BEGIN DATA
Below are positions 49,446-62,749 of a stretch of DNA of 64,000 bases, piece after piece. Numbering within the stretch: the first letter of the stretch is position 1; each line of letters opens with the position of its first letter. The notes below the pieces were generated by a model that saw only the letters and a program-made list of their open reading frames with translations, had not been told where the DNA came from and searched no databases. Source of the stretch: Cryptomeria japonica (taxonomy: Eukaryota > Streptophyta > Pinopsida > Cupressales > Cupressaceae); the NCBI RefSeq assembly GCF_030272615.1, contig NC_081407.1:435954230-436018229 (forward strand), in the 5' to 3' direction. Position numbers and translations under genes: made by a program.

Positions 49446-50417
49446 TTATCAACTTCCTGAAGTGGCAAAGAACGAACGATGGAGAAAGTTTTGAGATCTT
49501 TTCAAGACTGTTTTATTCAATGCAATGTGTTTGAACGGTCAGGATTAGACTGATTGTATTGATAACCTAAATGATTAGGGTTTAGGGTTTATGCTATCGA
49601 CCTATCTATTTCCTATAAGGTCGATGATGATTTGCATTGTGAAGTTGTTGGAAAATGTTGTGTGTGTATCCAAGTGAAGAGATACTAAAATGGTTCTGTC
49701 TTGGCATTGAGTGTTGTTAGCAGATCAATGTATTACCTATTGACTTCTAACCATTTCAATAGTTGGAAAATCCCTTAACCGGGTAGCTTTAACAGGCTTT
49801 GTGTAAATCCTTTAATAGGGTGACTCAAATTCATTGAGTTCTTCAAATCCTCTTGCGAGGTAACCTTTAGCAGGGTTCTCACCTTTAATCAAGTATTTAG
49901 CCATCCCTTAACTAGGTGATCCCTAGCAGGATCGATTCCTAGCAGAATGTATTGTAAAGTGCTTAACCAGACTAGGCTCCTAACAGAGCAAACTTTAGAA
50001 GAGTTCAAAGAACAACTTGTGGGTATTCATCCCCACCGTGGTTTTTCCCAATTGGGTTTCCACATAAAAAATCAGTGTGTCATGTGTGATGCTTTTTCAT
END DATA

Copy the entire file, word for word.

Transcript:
Below are positions 49,446-62,749 of a stretch of DNA of 64,000 bases, piece after piece. Numbering within the stretch: the first letter of the stretch is position 1; each line of letters opens with the position of its first letter. The notes below the pieces were generated by a model that saw only the letters and a program-made list of their open reading frames with translations, had not been told where the DNA came from and searched no databases. Source of the stretch: Cryptomeria japonica (taxonomy: Eukaryota > Streptophyta > Pinopsida > Cupressales > Cupressaceae); the NCBI RefSeq assembly GCF_030272615.1, contig NC_081407.1:435954230-436018229 (forward strand), in the 5' to 3' direction. Position numbers and translations under genes: made by a program.

Positions 49446-50417
49446 TTATCAACTTCCTGAAGTGGCAAAGAACGAACGATGGAGAAAGTTTTGAGATCTT
49501 TTCAAGACTGTTTTATTCAATGCAATGTGTTTGAACGGTCAGGATTAGACTGATTGTATTGATAACCTAAATGATTAGGGTTTAGGGTTTATGCTATCGA
49601 CCTATCTATTTCCTATAAGGTCGATGATGATTTGCATTGTGAAGTTGTTGGAAAATGTTGTGTGTGTATCCAAGTGAAGAGATACTAAAATGGTTCTGTC
49701 TTGGCATTGAGTGTTGTTAGCAGATCAATGTATTACCTATTGACTTCTAACCATTTCAATAGTTGGAAAATCCCTTAACCGGGTAGCTTTAACAGGCTTT
49801 GTGTAAATCCTTTAATAGGGTGACTCAAATTCATTGAGTTCTTCAAATCCTCTTGCGAGGTAACCTTTAGCAGGGTTCTCACCTTTAATCAAGTATTTAG
49901 CCATCCCTTAACTAGGTGATCCCTAGCAGGATCGATTCCTAGCAGAATGTATTGTAAAGTGCTTAACCAGACTAGGCTCCTAACAGAGCAAACTTTAGAA
50001 GAGTTCAAAGAACAACTTGTGGGTATTCATCCCCACCGTGGTTTTTCCCAATTGGGTTTCCACATAAAAAATCAGTGTGTCATGTGTGATGCTTTTTCAT